It’s easy to misdiagnose scabies in infants because it doesn’t present with the usual signs and symptoms in this age group.

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“It’s really important to think of scabies in any widespread rash that a baby presents with,” said Andrea Zaenglein, MD, professor of dermatology and pediatric dermatology at Penn State University, Hershey. It’s often missed in the ED because it’s not recognized.

While lesions might be limited to the webbing of the hands in older patients, infants generally have a widespread rash with many different lesion types involving the armpits, trunk, and even the scalp. “In older kids, we always think of itch as our primary criteria, but for infants with scabies, that’s not always the case. The younger the kid, the less able they’re to manifest the itch in a way that we recognize,” she said in an interview at the Hawaii Dermatology Seminar provided by Global Academy for Medical Education/Skin Disease Education Foundation.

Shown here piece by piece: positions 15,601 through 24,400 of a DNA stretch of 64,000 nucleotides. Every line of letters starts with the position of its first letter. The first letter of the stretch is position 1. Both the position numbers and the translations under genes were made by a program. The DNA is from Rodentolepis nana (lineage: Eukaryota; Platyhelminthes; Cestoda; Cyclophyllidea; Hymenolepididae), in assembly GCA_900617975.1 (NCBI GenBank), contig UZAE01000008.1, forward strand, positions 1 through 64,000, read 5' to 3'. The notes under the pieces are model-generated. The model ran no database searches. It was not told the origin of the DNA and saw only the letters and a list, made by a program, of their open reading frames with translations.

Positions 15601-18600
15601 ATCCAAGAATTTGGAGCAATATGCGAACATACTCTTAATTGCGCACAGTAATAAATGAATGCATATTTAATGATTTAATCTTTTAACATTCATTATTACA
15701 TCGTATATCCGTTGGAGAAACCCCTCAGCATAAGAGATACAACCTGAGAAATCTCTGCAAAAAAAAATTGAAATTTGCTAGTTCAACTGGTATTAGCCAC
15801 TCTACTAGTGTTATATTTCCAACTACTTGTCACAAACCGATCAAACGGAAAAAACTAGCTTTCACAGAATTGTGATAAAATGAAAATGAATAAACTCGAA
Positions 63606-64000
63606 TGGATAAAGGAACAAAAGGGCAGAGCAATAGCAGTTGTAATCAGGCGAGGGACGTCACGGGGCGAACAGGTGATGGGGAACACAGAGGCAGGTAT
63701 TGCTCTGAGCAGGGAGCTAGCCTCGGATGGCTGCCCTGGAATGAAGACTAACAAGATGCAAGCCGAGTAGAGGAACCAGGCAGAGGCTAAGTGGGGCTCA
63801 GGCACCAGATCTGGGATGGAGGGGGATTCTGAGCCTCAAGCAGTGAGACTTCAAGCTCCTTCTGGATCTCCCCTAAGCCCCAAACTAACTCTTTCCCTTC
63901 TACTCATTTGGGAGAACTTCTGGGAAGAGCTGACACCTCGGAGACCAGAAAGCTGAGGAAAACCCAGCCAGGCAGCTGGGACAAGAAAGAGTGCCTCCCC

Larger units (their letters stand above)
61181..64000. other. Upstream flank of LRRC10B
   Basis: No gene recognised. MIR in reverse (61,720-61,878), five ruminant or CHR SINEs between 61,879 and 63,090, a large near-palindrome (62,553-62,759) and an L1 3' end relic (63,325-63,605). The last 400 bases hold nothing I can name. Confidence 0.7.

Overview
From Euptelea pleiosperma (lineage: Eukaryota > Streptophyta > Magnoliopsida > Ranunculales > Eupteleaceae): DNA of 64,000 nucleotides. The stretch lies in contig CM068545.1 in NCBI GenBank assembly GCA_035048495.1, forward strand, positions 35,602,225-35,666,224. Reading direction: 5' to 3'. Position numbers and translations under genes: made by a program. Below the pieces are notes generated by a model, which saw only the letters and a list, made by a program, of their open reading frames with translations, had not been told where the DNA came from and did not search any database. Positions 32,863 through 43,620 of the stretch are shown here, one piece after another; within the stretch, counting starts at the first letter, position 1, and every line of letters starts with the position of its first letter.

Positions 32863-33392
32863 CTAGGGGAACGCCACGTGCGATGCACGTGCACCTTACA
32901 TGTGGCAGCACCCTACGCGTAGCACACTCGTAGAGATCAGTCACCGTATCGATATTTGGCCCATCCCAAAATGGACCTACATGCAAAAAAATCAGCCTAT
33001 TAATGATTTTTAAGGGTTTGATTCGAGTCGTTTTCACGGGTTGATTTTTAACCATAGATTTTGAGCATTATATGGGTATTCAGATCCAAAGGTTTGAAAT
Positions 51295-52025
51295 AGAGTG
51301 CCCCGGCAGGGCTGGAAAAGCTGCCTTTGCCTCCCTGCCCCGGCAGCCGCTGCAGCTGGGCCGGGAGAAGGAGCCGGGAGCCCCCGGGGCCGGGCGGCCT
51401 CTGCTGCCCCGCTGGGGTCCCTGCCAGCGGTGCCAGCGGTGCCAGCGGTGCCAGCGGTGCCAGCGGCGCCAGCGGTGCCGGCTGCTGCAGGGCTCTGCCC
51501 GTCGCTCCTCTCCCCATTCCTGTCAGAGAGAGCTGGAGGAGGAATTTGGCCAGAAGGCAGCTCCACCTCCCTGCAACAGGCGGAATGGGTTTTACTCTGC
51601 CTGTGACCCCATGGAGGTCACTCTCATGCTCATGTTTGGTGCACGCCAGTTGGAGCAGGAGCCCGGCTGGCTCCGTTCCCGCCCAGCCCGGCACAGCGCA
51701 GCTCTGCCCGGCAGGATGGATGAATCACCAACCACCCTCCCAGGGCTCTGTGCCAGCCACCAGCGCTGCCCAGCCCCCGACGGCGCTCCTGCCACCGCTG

Standard treatment for infants with scabies is permethrin cream, which, Dr. Zaenglein advises, should be applied from head to toe. “And make sure to treat all family members, even if they’re not demonstrating any symptoms. It’s really important, because that baby had to get scabies from somebody,” she said. Although permethrin isn’t approved for use under 2 months old, she said she has no problem with it in younger, otherwise healthy infants, but cases below 2 months are uncommon. Even if infants are exposed at birth, it takes several weeks for scabies to manifest.

Topical corticosteroids are useful as well to speed healing and help with itch. Ivermectin is held in reserve for older patients, especially in institutional settings where many people have to be treated at a time, or when permethrin cream is not effective.

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